Catholic classical schools quickly growing in demand

Sep 10, 2014 by

by Rachel Daly – MANASSAS, Va. – Nationwide, classical schools, both diocesan and independent, are springing up and eliciting interest from other schools and groups. Efforts to revitalize classical Catholic education have garnered interest from parents, teachers, and many others who want to copy the model, according to the National Catholic Register.

According to the Register, “classical education tries to form and develop students’ natural capacities for understanding and action and ground them in moral, intellectual and theological virtues.” It is structured around the trivium (grammar, logic and rhetoric) and the quadrivium (arithmetic, geometry, music and astronomy), and also includes study of the liberal arts (literature, poetry, drama, philosophy,history, art and languages). It emphasizes pursuit of the good, the true, and the beautiful, and it places Christ and the Incarnation at its center.

There are now reportedly 12 diocesan classical schools in the United States, as well as several schools that identify themselves as independent in the Catholic tradition. Some, such as Chesterton Academy in Edina, Minn., were created by parents wishing to take an active hand in providing their children an educational foundation in Western culture. Others, such as St. Jerome Academy in Hyattsville, Md., are the result of transformations to existing schools. St. Jerome’s principal, Mary Pat Donoghue, reportedly called the school’s transformation “successful beyond my imagination.”

Three more Chesterton-model schools will reportedly open this fall, and reportedly, according to Deacon Michael McKeating, founder and headmaster of a new Chesterton school in Buffalo,N.Y., “There’s an enormous amount ofinterest … My phone is ringing off the hook.”

Furthermore, these schools are developing their own curricula. Although they are not geared toward standardized tests, the schools’ administrators express confidence that their students will have the higher thinking skills necessary to reason their way through any standardized testing they must undertake. In many cases, the schools have already seen higher test scores, as well as increased enrollment.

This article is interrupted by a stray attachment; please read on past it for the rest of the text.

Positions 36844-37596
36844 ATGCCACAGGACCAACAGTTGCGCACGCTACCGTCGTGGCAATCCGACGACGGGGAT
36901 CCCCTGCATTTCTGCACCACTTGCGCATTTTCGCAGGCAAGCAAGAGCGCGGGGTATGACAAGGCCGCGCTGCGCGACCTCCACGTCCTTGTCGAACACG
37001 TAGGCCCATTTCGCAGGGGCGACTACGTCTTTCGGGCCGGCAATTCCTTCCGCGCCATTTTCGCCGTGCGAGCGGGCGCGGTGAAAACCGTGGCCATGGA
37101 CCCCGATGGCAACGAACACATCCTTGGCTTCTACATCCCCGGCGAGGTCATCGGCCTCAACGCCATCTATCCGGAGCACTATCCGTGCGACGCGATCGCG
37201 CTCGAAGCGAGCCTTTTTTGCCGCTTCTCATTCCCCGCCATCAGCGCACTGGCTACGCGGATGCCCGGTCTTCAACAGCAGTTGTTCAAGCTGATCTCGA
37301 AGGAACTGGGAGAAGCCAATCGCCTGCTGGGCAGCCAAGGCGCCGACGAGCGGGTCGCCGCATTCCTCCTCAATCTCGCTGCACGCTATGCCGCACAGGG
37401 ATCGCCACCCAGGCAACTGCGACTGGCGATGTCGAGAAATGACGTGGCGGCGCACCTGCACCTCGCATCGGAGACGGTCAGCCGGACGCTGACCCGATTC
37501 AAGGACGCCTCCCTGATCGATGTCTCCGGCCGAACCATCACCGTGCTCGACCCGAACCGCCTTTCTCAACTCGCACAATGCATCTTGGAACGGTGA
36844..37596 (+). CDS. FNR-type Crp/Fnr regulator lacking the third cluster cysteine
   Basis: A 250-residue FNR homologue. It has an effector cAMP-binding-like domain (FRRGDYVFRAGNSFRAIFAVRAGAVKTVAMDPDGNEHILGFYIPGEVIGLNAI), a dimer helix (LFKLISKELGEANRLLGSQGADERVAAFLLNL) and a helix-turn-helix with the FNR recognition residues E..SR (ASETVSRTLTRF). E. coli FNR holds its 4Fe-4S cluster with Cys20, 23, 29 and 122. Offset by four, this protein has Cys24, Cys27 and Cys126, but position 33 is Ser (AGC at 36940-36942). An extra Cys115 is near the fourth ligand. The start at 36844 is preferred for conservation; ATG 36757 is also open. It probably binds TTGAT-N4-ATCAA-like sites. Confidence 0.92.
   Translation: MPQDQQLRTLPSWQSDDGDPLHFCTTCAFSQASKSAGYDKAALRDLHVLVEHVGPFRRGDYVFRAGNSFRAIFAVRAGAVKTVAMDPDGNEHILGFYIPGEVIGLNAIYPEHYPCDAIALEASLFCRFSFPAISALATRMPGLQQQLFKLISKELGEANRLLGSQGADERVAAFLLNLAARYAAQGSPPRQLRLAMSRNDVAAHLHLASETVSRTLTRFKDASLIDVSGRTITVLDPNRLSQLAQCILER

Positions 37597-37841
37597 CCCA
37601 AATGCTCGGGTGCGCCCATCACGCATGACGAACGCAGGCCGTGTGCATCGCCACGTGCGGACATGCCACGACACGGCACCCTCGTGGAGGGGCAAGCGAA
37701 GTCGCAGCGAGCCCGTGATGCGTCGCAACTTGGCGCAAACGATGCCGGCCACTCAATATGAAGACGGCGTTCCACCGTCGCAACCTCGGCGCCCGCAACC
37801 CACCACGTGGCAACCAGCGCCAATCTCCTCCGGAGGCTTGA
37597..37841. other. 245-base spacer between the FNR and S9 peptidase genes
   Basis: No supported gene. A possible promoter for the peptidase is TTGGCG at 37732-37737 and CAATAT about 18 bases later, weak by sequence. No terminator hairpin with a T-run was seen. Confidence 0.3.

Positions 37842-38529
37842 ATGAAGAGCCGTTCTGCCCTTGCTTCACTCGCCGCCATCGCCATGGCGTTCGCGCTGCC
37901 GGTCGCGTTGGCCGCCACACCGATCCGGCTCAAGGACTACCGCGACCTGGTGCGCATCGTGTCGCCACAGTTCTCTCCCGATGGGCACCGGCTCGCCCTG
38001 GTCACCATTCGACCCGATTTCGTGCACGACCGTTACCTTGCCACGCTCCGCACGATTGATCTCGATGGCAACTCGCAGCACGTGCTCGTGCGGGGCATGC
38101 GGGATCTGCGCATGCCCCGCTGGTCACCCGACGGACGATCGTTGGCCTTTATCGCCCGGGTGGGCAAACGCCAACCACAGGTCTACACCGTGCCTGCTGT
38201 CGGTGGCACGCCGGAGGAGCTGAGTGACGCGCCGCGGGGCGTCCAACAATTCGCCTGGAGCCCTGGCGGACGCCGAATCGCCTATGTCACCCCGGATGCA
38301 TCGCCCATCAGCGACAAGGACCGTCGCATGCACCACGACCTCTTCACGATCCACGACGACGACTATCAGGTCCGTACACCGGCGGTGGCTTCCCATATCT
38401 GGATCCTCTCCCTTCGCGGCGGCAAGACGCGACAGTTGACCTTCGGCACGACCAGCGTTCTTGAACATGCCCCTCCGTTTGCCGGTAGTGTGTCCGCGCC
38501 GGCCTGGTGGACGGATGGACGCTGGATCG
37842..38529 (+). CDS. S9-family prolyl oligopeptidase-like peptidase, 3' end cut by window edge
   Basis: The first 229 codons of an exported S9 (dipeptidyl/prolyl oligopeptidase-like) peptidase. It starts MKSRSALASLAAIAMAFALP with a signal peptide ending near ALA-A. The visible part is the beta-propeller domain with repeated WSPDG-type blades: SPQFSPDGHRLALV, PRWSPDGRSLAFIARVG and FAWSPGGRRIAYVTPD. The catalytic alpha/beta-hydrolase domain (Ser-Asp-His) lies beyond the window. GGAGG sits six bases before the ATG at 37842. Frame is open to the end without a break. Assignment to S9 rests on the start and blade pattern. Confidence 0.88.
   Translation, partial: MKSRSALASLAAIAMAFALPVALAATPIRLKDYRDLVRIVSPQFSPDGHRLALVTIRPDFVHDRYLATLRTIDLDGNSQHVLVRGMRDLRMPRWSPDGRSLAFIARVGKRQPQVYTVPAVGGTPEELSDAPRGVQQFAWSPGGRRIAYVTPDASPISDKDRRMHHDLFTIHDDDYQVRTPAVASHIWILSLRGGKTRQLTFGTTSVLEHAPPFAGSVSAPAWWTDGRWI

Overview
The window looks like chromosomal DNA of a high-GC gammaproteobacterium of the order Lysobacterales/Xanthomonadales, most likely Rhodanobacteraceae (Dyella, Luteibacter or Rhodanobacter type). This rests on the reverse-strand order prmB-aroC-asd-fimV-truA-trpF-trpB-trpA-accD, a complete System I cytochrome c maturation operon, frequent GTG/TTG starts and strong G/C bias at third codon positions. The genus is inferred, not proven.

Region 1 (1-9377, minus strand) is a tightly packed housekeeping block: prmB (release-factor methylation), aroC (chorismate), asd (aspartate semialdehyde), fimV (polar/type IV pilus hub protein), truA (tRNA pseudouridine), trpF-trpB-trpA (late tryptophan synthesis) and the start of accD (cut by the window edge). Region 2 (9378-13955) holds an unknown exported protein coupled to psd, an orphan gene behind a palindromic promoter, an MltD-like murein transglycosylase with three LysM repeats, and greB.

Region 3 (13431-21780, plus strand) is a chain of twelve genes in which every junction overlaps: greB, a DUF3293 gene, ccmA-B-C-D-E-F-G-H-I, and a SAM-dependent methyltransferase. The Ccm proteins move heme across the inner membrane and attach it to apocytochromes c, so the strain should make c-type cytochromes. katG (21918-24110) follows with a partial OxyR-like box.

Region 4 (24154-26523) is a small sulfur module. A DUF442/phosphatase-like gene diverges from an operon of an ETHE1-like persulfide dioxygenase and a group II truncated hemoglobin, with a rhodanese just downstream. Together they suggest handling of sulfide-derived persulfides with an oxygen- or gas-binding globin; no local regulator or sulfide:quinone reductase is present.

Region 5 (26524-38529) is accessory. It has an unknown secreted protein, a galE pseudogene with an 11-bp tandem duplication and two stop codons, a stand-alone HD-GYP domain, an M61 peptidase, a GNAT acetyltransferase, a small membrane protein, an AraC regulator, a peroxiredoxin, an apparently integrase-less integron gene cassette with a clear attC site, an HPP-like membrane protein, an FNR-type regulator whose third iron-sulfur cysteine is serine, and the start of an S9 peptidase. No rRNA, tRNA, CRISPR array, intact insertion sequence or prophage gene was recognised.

“We don’t want our children to aim for college and a career. We want them to aim for the good life,” reportedly said Michale Van Hecke, headmaster of St. Augustine Academy in Ventura, Calif., and founder and president of the Institute for Catholic Liberal Education, highlighting the fundamental incompatibility between Christian classical education and the goals and methods of the Common Core.

Andrew Seeley, executive director of the Institute, reportedly said that the goal of classical schools was “A Christ-illuminated understanding of what the human person is in all our capacities,” and added that “We want people to be able to stand up and defend the faith in a public way with confidence and with a certain artistic ability to articulate … Everything we do at school directs them towards that. We want them to live happy lives, but we also want them to be (Catholic) warriors, defending the Catholic faith.”

A list of resources on Catholic classical schools can be found here.

"Originally published by Catholic Education Daily, an online publication of The Cardinal Newman Society."

via Catholic classical schools quickly growing in demand

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